Lawmaker calling for immediate reform of FDA approval process for opioid painkillers fueling prescription drug and heroin epidemic

Boston (January 25, 2016) – Senator Edward J. Markey (D-Mass.) today announced he has placed a hold on Food and Drug Administration  (FDA) Commissioner nominee Dr. Robert Califf, calling for immediate reforms to the agency’s approval process for opioid painkillers, which are fueling a prescription drug and heroin overdose crisis that led to 27,000 deaths, including more than 1,300 in Massachusetts, in 2014. Specifically, Senator Markey is calling for the FDA’s commitment to convene advisory committees for any future opioid-approval questions; to consider addiction, abuse and dependence as part of its determinations of which opioids are ‘safe’; and to rescind the approval of OxyContin for kids and convene an advisory panel to provide direction as it reconsiders that decision. Last year, the FDA approved a new pediatric use for OxyContin without convening an advisory committee even thought its guidelines note that FDA decisions that relate to controversial issues or matters relating to children are particularly well-suited to advisory committee empanelment.
“While people in every community across the country are dying every day from opioid overdoses, the FDA continues to operate as if safety just means the right dose when it should include all the dangers of these painkillers,” said Senator Markey. “Expert after expert has warned about the real world dangers of abuse of and dependence on these new supercharged opioid painkillers, but the FDA has willfully blinded itself to the warning signs. The FDA needs to commit to shift the way it approaches and evaluates addiction before I can support Dr. Califf’s nomination. Until it does, we will continue to see this tsunami of opioid overdoses engulf family after family.”
Senator Markey met with Dr. Califf in November 2015 to express his concerns about the FDA’s repeated approval of applications for ever more powerful opioid painkillers submitted by the pharmaceutical industry and its failure to seek and follow expert advice. Medical, public health, law enforcement and other experts have all pointed to the increasing over-prescription of these painkillers as a primary driver of the opioid epidemic. Senator Markey then followed up with a letter to Department of Health and Human Services Secretary (HHS) Sylvia Burwell outlining the three steps he wants to agency to take before he can support the nomination of Dr. Califf.
“Tragically, we have become the United States of Oxy,” continued Senator Markey. “We are five percent of the world’s population but consume 80 percent of the world’s supply of Oxycodone. We need to stop the over-prescription of pain medication that is fueling this crisis and ensure that all prescribers are required to receive education in responsible prescribing practices.”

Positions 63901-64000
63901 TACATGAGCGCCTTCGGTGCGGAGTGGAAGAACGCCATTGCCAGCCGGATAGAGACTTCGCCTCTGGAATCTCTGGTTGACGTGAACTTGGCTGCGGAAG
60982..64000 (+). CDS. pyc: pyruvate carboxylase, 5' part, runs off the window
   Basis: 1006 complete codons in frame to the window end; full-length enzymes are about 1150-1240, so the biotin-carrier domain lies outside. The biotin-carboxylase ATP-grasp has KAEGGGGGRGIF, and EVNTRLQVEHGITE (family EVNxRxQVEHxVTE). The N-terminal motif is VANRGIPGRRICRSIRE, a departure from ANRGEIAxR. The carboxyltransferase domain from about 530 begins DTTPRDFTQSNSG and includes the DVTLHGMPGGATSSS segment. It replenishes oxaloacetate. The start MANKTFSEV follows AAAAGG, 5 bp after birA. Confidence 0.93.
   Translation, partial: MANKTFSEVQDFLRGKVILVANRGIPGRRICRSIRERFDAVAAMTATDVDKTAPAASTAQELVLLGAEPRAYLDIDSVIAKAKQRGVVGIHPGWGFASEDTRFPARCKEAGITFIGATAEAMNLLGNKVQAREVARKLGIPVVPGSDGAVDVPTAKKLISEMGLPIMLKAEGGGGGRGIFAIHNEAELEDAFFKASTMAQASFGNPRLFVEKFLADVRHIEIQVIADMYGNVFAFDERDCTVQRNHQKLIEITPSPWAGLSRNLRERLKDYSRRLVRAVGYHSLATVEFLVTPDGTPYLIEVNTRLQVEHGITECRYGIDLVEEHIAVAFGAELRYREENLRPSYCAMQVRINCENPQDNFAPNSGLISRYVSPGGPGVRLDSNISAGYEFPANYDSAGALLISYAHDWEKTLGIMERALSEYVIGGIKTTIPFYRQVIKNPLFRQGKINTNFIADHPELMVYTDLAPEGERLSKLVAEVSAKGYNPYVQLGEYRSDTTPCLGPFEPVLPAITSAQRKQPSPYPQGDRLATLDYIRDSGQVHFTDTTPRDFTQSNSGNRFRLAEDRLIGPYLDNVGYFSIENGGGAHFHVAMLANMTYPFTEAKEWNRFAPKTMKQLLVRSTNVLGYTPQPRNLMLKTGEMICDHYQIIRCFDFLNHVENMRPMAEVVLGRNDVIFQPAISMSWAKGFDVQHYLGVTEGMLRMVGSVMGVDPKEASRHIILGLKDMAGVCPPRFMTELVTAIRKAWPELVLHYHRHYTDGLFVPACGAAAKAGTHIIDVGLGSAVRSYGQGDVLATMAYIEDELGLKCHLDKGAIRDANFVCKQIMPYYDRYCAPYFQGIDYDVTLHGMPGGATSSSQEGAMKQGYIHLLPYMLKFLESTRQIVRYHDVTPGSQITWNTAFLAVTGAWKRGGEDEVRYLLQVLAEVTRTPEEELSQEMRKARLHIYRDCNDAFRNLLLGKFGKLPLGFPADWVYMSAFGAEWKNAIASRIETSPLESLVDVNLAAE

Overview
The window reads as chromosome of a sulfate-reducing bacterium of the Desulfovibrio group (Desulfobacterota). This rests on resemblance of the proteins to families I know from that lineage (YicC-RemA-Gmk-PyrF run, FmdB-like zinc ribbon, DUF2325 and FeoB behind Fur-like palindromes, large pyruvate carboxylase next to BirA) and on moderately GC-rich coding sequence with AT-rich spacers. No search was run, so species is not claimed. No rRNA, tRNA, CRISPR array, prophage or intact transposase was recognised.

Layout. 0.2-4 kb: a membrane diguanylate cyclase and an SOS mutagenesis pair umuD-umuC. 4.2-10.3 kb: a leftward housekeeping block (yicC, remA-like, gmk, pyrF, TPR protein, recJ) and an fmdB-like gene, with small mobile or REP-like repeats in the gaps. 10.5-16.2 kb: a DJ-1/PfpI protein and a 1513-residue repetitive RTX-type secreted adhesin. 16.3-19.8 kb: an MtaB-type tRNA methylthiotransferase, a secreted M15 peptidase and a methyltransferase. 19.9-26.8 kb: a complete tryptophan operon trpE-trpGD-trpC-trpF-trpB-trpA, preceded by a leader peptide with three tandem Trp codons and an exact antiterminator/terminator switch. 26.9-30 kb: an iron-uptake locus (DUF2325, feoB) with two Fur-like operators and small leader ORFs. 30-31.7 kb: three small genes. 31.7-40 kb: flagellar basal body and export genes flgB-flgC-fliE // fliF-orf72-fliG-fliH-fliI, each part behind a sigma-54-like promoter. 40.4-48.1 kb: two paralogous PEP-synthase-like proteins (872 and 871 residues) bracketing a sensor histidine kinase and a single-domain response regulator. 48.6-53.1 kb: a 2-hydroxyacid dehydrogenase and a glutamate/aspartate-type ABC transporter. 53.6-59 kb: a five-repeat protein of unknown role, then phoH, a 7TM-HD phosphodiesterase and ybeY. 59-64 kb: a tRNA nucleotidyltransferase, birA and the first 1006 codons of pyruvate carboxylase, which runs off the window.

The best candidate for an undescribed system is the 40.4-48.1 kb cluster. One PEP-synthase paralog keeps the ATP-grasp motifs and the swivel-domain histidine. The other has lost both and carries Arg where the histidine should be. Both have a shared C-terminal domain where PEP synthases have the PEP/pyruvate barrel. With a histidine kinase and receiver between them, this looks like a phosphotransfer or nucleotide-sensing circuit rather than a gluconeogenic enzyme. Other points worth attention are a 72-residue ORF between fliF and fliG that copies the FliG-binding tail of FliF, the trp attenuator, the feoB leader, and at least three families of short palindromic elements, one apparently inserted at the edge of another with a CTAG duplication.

In the last several years, the FDA has either not convened experts into advisory committees to approve several new opioid painkillers, or in one instance, ignored the overwhelming opinion of a committee that voted against approval of the powerful opioid drug Zohydro.

  • In 2012, the Zohydro panel voted 11-2 against approving the drug, but the FDA overruled its own experts and approved Zohydro anyway.
  • In July 2014, the FDA approved Targiniq ER, an extended release/long-acting opioid analgesic, without convening an advisory committee.
  • In November 2014, the FDA approved Hysingla, an extended release opioid analgesic, without convening an advisory committee.
  • In August 2015, the FDA approved a new pediatric indication for OxyContin without convening an advisory committee.

The Drug Enforcement Agency (DEA) approved the production of 149,375,000 grams of Oxycodone – the active ingredient in OxyContin – in 2014, a more than 300 percent increase over 2000. That amount is equivalent to nearly 15 billion ten-milligram pills. In his recent State of the Union address, President Obama made specific and unscripted mention of working with Congress to address the heroin and drug addiction crisis. Senator Markey has pledged to make addressing the prescription drug and heroin crisis his top legislative priority this Congress.
In May 2015, Senator Markey and Senate Majority Leader Mitch McConnell (R-Ky.) first called on HHS to issue a Surgeon General’s Report and Call to Action on prescription drug and heroin abuse, which HHS then announced last fall that it will complete in 2016.
Senator Markey has introduced the Safe Prescribing of Controlled Substances Act, which would require prescribers of opioid pain medications and other controlled substances to undergo mandatory training on safe prescribing practices and the identification of possible substance use disorders. Additionally, Senator Markey has introduced the Treatment and Recovery Investment Act to increase funding for states so they can better assist individuals with substance use disorders.
In 2014, Senator Markey released a comprehensive plan to address the opioid epidemic. The plan outlines the broad range of actions – prevention, treatment and enforcement – that must work in unison to address the crisis. A full overview of Senator Markey’s efforts to address the heroin and prescription drug crisis can be found HERE.